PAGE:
A study conducted in Saudi Arabia and UAE has found that men with more than one wife are more at the risk of an heart attack.
Representational ImageReuters File

A study conducted on heart patients in Saudi Arabia and UAE has found that men with more than one wife are four time more likely to suffer a heart attack than their monogamous counterparts.

The findings of the study, which were recently presented at the Asian Pacific Society of Cardiology Congress 2015 in Abu Dhabi, examined how polygamy put men at the risk of heart diseases, PTI reported.

"We found an association between an increasing number of wives and the severity and number of coronary blockages. This could be because the need to provide and maintain separate households multiplies the financial burden and emotional expense," Dr Amin Daoulah, a cardiologist at the King Faisal Specialist Hospital and Research Centre in Jeddah, Saudi Arabia said.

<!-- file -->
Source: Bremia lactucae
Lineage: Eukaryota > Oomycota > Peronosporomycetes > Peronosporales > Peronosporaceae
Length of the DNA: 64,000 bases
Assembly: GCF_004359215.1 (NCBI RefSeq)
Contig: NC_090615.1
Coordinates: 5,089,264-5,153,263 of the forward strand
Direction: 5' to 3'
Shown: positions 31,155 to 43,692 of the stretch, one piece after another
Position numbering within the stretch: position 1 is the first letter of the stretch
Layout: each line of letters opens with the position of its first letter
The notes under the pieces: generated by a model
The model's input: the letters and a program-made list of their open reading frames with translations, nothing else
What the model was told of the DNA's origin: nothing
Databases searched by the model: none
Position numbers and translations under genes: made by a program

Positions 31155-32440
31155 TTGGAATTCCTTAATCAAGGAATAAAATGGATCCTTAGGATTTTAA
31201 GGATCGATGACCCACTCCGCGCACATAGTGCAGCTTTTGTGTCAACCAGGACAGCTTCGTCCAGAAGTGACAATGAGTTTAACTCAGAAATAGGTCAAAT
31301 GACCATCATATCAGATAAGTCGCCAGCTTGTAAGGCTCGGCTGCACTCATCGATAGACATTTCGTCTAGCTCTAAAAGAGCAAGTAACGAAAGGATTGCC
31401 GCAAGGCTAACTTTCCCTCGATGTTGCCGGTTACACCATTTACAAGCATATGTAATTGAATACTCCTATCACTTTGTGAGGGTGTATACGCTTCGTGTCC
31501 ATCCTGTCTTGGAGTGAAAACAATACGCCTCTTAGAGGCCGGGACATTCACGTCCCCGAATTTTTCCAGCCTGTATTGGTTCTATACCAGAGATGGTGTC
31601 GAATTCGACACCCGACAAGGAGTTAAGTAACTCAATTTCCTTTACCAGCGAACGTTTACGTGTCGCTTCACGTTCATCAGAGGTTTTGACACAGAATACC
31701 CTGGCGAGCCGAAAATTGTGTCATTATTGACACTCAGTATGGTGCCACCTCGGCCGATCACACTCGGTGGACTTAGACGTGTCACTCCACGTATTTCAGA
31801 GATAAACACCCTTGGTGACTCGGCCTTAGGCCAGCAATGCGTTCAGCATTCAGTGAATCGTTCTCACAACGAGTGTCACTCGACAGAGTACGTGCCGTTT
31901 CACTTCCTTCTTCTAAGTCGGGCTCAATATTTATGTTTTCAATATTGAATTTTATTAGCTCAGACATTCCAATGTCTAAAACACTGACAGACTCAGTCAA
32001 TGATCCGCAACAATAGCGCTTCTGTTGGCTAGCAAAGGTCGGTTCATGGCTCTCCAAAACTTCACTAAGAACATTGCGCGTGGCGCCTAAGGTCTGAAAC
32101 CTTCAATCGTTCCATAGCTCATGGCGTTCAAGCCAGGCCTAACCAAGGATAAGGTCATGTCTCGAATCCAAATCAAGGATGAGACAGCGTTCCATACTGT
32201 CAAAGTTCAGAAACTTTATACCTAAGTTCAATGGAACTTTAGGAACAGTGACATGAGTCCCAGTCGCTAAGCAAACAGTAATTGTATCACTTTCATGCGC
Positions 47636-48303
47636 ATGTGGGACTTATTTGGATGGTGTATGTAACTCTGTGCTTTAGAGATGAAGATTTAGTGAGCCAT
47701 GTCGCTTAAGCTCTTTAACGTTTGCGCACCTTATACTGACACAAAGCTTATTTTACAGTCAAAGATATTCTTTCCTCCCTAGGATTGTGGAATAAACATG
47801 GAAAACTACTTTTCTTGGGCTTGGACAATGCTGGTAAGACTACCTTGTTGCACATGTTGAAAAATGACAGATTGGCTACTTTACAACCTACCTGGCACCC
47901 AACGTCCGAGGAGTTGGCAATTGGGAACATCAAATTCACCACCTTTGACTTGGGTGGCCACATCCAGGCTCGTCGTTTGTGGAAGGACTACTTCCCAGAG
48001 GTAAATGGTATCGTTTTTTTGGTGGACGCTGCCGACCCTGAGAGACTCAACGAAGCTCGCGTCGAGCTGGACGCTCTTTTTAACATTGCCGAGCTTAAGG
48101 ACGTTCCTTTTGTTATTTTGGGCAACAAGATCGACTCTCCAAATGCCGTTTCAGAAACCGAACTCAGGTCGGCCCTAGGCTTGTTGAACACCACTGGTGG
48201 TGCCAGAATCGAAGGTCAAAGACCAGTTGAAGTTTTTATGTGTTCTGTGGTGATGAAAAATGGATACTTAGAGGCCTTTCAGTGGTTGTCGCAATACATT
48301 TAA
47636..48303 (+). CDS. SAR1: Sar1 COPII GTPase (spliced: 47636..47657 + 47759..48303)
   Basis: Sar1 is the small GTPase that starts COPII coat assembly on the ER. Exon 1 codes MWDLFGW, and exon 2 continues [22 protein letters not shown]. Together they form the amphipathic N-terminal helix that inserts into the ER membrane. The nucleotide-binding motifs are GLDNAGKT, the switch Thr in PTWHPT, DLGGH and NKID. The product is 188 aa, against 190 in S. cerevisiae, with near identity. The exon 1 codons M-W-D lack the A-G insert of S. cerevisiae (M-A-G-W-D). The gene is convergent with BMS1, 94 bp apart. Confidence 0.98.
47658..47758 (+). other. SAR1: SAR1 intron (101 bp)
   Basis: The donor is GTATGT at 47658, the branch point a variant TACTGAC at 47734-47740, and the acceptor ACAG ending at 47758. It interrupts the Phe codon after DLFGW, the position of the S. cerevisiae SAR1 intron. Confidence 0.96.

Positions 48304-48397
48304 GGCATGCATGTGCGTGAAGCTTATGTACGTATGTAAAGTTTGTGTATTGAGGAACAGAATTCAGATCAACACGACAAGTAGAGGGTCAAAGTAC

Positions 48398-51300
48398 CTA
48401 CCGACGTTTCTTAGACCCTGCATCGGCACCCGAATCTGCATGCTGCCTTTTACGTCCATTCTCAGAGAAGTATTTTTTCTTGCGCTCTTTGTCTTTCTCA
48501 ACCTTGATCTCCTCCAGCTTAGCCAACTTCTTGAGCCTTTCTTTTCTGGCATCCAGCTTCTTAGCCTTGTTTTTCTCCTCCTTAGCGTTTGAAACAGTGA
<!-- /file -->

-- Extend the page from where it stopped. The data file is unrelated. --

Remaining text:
The study, which was conducted on patients at five hospitals in Saudi Arabia and UAE, found a significant connection between number of wives and the presence of coronary artery disease (CAD), left main coronary artery disease (LMD) and coronary microvascular disease (MVD).

"The risk increased with the number of wives," the study noted. The study also found that 56% men had diabetes, 57% hypertension and 45% suffered from CAD.

The study also noted that men with more than one wife were more likely to be older, live in a rural area, have a higher income and have a history of coronary artery bypass grafting (CABG).

The study concluded that men who practised polygamy had a 4.6-fold increased risk of CAD, a 3.5-fold increased risk of LMD and a 2.6-fold elevated risk of MVD.